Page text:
Peace and the Millennium Development Goals


As the world marks the International Day of Peace, 46-year-old Jeanne Kavira will be reaping the benefits of peace in her corner of the Democratic Republic of the Congo: a bountiful harvest of corn.

Kavira, a widowed mother of seven, has repeatedly been forced to evacuate her village of Isale-Bulambo, in North Kivu province, to escape fighting between the army, rebels and armed groups. She has lost all her possessions, crops and farm animals.

This year, though, Kavira has new hope. With support from the MDG-Fund, she and 2,500 other “returnee” families are farming donated plots of land with quality seeds, new tools and fertilizers, and learning techniques like crop rotation to improve their yield. Reconstructed irrigation canals and brand new markets in nearby towns are helping these villagers rebuild their lives after more than a decade of devastating war.

In the Democratic Republic of the Congo and 18 other conflict-prone countries around the world, the MDG-Fund is working to help build peace and solidify the conditions crucial for achieving the Millennium Development Goals.

“Violent conflict is one of the greatest obstacles to human development, one which denies millions of people their right to live healthy lives, to send their children to school and to have equal opportunities to build livelihoods for themselves,” said MDG-Fund director Sophie de Caen.

Conflict causes not only immediate suffering and depravation, but deepens poverty, inequality and economic stagnation, with children often the first victims. For example, according to UNESCO’s 2011 Global Monitoring Report, children in conflict-affected poor countries are twice as likely to die before their fifth birthday as children in other poor countries. Some 28 million children around the world are being denied an education because of armed conflicts.

The MGD-F’s Conflict Prevention and Peacebuilding programmes are built on the premise that violence is often a symptom of deep-rooted inequality and social exclusion. Their goal is to improve the livelihoods of the world’s most impoverished and marginalized citizens and give them a voice in decision-making that affects them, with a particular focus on empowering women and promoting dialogue.

“It is only by tackling the profound inequalities that divide people that we can make true progress towards achieving the Millennium Development Goals of reducing poverty and improving the health, education and wellbeing of the world’s poorest citizens and of our planet,” said de Caen.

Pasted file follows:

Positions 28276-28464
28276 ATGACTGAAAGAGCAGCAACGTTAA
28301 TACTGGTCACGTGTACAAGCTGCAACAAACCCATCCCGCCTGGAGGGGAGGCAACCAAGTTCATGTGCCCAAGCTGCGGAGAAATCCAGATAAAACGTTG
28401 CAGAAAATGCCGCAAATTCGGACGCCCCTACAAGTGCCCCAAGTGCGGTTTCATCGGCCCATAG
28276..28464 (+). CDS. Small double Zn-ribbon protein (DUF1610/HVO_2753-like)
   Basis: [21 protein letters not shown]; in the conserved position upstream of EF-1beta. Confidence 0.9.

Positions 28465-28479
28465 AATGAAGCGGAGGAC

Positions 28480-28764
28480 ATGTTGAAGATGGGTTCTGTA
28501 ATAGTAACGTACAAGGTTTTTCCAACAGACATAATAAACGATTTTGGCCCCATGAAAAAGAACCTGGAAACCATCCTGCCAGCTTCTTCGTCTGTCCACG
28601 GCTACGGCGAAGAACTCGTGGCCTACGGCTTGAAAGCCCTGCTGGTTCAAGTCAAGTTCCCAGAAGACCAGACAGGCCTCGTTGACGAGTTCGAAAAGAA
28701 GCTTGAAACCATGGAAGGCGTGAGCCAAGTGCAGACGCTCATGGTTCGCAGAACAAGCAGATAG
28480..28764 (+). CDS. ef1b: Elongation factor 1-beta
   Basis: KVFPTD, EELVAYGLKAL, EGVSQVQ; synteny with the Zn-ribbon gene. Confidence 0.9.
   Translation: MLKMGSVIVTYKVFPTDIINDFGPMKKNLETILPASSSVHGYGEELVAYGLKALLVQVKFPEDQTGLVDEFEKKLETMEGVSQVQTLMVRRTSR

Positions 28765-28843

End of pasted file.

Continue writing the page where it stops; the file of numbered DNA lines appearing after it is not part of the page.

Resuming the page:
In Lebanon, the MDG-F is working to prevent a new outburst of violence between Palestinian communities and their Lebanese hosts by strengthening both the local authorities and the Popular Committees (PCs) that are the de facto government of Palestinian refugee camps. PCs are being trained to be more inclusive and accountable, and to be better administrators and representatives of the refugees. Strengthening the camps’ governance is seen as a way to help ease tensions both amongst Palestinian groups and between Palestinian and Lebanese communities.

In the Former Yugoslav Republic of Macedonia, schools are increasingly segregated along ethnic lines, which can reinforce stereotypes and prejudices and perpetuate strife. The MDG-F is supporting Youth Centers, extra-curricular activities and in-school pilot programmes to help young people to connect with youth from other groups and teach them how to live in a multicultural society.

Urban violence in Brazil’s poor neighborhoods claims thousands of young lives every year. The MDG-F-supported “Security and Citizenship” programme there is using sports, arts and culture as creative tools to channel young people’s energy away from violence and towards the construction of positive relationships.

In the Democratic Republic of the Congo, the MDG-F programme is helping some 70,000 returnees and victims of sexual violence to reintegrate into their communities and to equitably manage the natural resources that are at the heart of the conflict there – improving their ability to produce their own food, bring it to market and build their livelihoods.

Twetamau Mausu Saphira, a villager from Bokonko in North Kivu, is farming three acres of fallow land that were leased by the programme -- a collaboration between the UNDP, FAO, UNICEF and local authorities and NGOs -- from a private land-owner for use by returnees. “I’m very satisfied with this activity!,” she said. “I regularly harvest vegetables for consumption in my household … and I’ve also been able to buy a $ 45 phone by selling eggplants and onions. With this, I am in contact with the outside world without any problems."

In Isale-Bulambo, Jeanne Kavira, weighing her corn crop recently, was thrilled to discover that her fields are yielding far more, now that she is using her newly-learned farming skills. With the increased income, she says, she will not only be able to feed her family and cover household expenses, but also pay for healthcare and ensure that her children have what they need to go to school.

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